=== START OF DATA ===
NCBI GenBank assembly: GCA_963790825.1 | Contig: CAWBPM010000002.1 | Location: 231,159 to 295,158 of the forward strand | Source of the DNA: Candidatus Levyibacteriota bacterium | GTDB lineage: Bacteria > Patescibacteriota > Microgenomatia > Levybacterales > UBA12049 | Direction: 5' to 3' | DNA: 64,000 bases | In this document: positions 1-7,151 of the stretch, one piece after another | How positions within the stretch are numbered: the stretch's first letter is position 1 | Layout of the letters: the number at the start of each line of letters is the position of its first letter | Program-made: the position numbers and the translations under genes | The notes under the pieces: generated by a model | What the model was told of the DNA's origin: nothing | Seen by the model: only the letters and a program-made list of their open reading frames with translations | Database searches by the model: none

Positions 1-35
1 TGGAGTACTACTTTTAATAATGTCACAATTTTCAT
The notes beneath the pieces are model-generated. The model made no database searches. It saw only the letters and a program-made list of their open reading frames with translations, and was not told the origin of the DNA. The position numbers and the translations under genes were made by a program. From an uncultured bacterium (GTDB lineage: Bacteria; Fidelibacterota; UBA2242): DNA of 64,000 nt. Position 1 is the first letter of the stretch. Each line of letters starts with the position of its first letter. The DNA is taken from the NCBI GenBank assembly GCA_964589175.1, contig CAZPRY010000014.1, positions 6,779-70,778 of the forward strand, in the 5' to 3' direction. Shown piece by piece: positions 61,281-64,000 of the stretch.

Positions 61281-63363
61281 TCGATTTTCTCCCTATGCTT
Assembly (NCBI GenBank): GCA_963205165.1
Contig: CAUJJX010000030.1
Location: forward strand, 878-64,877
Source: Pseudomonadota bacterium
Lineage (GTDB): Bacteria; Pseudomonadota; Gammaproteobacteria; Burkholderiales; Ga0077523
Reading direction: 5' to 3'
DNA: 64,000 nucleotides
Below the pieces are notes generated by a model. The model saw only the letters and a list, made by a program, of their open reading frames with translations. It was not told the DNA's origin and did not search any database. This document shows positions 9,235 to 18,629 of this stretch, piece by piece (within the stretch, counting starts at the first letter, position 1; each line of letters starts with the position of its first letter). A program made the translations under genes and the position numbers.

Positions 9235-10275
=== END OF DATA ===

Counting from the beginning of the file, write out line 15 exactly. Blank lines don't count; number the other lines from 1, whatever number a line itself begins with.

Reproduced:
Positions 9235-10275